When corn ran short, animals suffered from emaciation. Thousands were left lame by nails and blades on the battlefield.
Between the Somme in July 1916 and the Armistice in November 1918, the British Army recorded 58,090 horses killed and 77,410 wounded by gunfire; 211 were killed and 2,220 wounded by poison gas; while several hundred were killed by aeroplane bombs.
As the carnage grew, British stables could no longer supply the Army’s needs, as many horses were needed at home for farms and transport.
Animals were bought in Canada and the U.S., to be shipped across the Atlantic.
Many of the horses and ponies which served with Allenby’s army, fighting the Turks in Palestine, came from Australia. Australian cavalry took part in some of the last traditional charges in history, during the advance on Jerusalem in 1917.
Many soldiers who found themselves tending and riding horses lacked experience.
The great-grandfather of Tom Morris, co-director of the National Theatre’s War Horse, sent a long letter to his own son, off to war in 1914, explaining the care of his mount:
“When campaigning,” wrote farm manager Matthew Parrington, “there are lots of little things you can do with horses which may save you a lot of trouble and a lot of danger.
“First, about food: you will have that all in your instructions, but [you should give him] 15lb good oats and about ten to 12lb of clean hay or other bulky food per day.
“Also, when you get the chance, give a few beetroot or other roots cut up in their corn. Carrots are the best.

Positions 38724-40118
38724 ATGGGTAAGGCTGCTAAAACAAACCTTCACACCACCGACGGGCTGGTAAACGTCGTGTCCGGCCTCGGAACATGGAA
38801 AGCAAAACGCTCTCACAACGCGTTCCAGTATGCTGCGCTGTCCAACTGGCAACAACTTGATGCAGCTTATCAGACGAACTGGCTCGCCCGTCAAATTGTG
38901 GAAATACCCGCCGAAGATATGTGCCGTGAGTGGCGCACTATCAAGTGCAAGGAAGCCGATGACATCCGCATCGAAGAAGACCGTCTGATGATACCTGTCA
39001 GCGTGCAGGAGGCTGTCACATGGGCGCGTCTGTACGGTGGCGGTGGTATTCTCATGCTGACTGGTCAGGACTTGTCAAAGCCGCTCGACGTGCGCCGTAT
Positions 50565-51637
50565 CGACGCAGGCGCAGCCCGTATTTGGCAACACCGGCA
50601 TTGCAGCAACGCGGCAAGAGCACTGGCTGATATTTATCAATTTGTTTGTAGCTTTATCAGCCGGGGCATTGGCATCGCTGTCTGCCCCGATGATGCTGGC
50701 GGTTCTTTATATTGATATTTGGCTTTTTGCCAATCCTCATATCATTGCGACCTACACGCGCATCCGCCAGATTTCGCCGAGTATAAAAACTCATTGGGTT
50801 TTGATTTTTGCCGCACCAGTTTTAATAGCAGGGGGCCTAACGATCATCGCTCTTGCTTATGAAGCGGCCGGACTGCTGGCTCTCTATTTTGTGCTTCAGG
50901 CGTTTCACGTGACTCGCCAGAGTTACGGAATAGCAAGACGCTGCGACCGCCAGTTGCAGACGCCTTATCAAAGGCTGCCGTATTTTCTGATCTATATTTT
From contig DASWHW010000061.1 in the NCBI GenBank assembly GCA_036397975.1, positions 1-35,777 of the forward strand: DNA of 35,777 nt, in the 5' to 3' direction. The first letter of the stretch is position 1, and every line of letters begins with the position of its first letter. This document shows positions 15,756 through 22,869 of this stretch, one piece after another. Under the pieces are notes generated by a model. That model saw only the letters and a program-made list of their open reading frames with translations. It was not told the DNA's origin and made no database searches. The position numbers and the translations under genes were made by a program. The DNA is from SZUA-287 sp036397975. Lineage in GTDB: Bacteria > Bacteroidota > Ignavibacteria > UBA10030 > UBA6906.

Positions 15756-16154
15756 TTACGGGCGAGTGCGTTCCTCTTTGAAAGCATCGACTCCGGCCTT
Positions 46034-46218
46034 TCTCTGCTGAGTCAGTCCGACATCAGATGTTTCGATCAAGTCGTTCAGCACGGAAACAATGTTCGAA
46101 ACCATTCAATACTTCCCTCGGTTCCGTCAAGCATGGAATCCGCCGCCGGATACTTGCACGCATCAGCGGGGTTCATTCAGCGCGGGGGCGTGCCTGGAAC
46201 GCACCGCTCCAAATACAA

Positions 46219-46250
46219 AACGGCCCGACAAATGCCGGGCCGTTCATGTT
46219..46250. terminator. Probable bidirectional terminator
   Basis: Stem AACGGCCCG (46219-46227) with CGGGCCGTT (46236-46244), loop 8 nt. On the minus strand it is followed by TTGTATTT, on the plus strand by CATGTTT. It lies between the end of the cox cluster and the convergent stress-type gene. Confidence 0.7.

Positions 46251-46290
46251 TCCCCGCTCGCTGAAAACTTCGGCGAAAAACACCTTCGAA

“A horse should be fed three times a day but you must feed when you can, water as often as possible but never just before fast work.
“When you off-saddle at night let them drink as much as they like before food when they come in tired.”
Parrington, a Devon man, gave pages of advice on the care of horses, a lore he knew well. Most wartime soldiers did not.
They overloaded their mounts, neglected saddle sores, lamed beasts by carelessness, caused them colic by misfeeding. And all before they got to work, dispatching cavalry, artillery and supply columns into the path of shot and shell.
Here, now, is Morpurgo in his best-selling book from which the stage production of War Horse is adapted, describing the experience of battle by his horse-hero, Joey: “‘Wire’, I heard Trooper Warren whisper. ‘Oh God, Joey, they said the wire would be gone, they said the guns would deal with the wire. Oh my God.’
“We were into a canter now and still there was no sound nor sight of any enemy. The troopers were shouting at an invisible foe, leaning over their horses’ necks, sabres stretched out in front of them.